ACCORDING to Greg Laurie, money is a very important topic in the bible. It is the subject of nearly half of the parables of Jesus Christ. It is covered in one out of every seven verses in the New Testament. The Bible offers 500 verses on prayer, fewer than 500 verses on faith and more than 2000 verses on money. And 15% of everything Jesus taught was on the topic of money and possessions — more than his teachings on heaven and hell combined.
I would not have a way of personally validating this claim, but I am inclined to believe in Laurie’s presentation. Clearly, a number of parables offer a lot of lessons about our finances. Jesus communicated to the community in terms they understand best which is through material possessions, although oftentimes the message offers deeper meanings.
Whenever I teach about the concept of time value of money in finance, I enjoin my students to reflect upon the parable of the talents and how the return of the same number of talents by one servant who merely hid what was assigned to him totally displeased his master. Talent, by the way, was a unit of currency in those times. While the parable can be interpreted in many ways, at its core the master expected that the money should have been deposited at the least with bankers and earn some interest. Inflation, opportunity cost and uncertainty are the rationale for money’s time value and this parable underscores this concept.
In the book, Your Money Matters written by Gary Inrig, he cited parables Jesus shared in his ministry on earth which involved financial examples and how we should view money and wealth. One of those is the parable of the shrewd manager or the dishonest steward. Some of the gems from that parable are as follows: we must recognize the limits of wealth because at the end of the day, when we die, we cannot bring anything from this world. Money is powerful but limited, temporary and temporal.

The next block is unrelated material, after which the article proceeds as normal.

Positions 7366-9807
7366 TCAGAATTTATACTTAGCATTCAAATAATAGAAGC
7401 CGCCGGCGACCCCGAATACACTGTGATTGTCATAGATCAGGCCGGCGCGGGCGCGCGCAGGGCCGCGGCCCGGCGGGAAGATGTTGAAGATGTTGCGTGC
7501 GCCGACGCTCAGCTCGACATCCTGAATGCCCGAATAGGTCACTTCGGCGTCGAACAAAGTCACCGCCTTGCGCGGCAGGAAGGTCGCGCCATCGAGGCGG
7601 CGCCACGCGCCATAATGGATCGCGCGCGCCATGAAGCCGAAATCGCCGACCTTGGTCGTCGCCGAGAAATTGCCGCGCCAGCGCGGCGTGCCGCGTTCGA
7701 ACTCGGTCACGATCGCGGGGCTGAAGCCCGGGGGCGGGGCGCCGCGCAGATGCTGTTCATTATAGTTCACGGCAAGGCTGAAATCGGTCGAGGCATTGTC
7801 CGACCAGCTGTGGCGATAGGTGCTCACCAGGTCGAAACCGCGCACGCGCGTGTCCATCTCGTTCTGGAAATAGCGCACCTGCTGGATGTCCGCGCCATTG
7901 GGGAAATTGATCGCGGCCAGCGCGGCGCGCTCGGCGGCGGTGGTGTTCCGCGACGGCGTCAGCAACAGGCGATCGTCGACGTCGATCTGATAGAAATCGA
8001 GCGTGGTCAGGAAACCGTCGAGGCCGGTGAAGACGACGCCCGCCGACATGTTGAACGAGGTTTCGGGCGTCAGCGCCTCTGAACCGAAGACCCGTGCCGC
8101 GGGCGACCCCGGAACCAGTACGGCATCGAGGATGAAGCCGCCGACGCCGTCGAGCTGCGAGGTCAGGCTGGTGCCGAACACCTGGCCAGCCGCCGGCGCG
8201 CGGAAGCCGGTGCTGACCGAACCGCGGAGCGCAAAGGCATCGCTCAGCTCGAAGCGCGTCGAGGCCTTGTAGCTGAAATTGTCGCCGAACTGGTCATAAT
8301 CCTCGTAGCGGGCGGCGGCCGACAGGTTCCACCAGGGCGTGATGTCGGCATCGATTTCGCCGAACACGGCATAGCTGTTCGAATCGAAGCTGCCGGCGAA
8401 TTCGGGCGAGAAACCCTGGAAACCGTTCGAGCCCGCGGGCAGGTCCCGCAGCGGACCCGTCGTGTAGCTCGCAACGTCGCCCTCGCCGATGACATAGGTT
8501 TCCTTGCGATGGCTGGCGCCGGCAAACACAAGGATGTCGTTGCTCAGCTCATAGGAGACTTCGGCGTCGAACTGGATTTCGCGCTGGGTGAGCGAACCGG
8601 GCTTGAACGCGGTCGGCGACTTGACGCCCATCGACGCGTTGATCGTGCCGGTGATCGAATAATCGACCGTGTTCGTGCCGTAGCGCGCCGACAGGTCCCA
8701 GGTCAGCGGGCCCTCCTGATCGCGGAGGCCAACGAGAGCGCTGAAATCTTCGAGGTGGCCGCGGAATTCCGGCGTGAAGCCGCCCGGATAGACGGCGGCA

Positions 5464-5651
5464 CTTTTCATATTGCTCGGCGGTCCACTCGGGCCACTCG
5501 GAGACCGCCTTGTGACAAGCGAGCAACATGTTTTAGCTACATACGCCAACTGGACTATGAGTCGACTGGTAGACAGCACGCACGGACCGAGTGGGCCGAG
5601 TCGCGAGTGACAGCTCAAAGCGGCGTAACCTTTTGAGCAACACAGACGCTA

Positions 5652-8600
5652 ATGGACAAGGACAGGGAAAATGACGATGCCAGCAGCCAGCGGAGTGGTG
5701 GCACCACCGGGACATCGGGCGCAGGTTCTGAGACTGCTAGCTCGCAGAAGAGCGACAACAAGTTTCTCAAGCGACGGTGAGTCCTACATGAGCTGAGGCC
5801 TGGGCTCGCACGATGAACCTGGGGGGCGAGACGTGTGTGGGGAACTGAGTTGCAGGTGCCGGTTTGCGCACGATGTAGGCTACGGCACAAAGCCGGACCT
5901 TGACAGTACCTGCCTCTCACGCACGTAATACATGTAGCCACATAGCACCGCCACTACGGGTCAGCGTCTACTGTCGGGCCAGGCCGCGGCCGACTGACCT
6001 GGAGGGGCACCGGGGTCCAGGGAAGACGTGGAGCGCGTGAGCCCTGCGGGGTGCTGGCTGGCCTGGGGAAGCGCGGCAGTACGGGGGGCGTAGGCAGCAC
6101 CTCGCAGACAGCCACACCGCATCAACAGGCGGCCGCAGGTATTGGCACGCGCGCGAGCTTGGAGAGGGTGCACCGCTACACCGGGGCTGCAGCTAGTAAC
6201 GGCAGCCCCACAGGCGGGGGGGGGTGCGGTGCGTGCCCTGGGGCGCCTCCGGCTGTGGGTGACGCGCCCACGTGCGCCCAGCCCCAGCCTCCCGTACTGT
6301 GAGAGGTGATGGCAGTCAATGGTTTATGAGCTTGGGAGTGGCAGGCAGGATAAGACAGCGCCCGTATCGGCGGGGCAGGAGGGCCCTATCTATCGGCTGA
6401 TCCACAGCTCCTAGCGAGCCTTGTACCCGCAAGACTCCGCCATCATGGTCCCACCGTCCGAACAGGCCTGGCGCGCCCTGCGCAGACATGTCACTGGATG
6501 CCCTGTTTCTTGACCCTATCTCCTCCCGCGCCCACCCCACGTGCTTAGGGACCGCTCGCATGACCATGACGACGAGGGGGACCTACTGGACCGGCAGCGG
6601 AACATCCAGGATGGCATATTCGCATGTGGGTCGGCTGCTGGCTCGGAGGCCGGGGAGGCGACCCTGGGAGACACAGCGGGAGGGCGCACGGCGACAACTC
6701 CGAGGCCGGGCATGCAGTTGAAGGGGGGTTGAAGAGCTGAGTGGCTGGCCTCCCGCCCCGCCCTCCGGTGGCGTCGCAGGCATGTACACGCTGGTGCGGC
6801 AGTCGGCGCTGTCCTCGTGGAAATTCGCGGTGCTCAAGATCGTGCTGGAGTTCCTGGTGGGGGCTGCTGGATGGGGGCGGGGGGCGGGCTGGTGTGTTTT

On the contrary, money is valuable when used to meet the needs of the less fortunate and when helping others with their needs. The Lord calls us to use money shrewdly, but for eternal reasons.
Faithfulness with money is primarily an issue of character. Present wealth is really a very little thing. In fact, it is not ours at all. We are stewards, not owners. If we use our present possessions as if they belong to us, we are acting exactly like the dishonest manager. We are owners of nothing, stewards of everything. What we possess is to be used to further the master’s purposes and goals. The primary value of earthly wealth is that it is a tool to train us to handle “true riches,” which refers to the affairs of the kingdom. This includes opportunities to serve the Lord in furthering His purposes on earth.
Shrewd disciples recognize that stewardship of money prevents bondage to money. We can serve God with money, but we can never serve God and money. We can only have one master and it’s quite easy to be slaves of materialism if we will not have control over it. There is no partial discipleship to Jesus and there is no part-time employment by money. Imagine how you can change money into an ally.
One of my staff comes from a different Christian faith. She shared with me her perspective about these parables and how she sees money from the bible’s viewpoint. She quotes from Ecclesiastes which asserts that money is a protection just like wisdom. The only difference is that wisdom preserves the life of its owner. One may have money and can use that to buy all sorts of luxuries in the world but when sickness comes, can the luxuries preserve his life? Not at all. But if one secures money and saves part for emergencies and contingencies, it may be deployed to address sickness in life. That we can consider wisdom in using one’s wealth.
She stressed that being rich is not bad, rather being obsessed to be rich is. For both rich and poor can be victims of greed if they will not put into proper perspective their viewpoint about money. “Money is the root of all sorts of injurious things and those determined to be rich has been led astray from faith and have stabbed themselves with so much pain.”
Investing money, creating a business, working to make a living — all these things are not bad in itself. It becomes bad when it takes the center stage of our lives and we forget our faith. We only need enough to be happy or to survive this life for “even when a person has an abundance, his life does not result from the things he possesses”.
Determining how much is enough is left to us but the our motives should be guided. Jesus used money to illustrate life lessons because people can relate to it. Yet he extended his message loud and clear — money is as good as we are in this world. The measurement of our real worth is not counted by our material possessions. It is how we use our knowledge of finance to make a positive difference in this world where money is a means for a more noble, eternal purpose.
Benel D. Lagua is Executive Vice-President at the Development Bank of the Philippines. He is an active FINEX member and a long time advocate of risk-based lending for SMEs.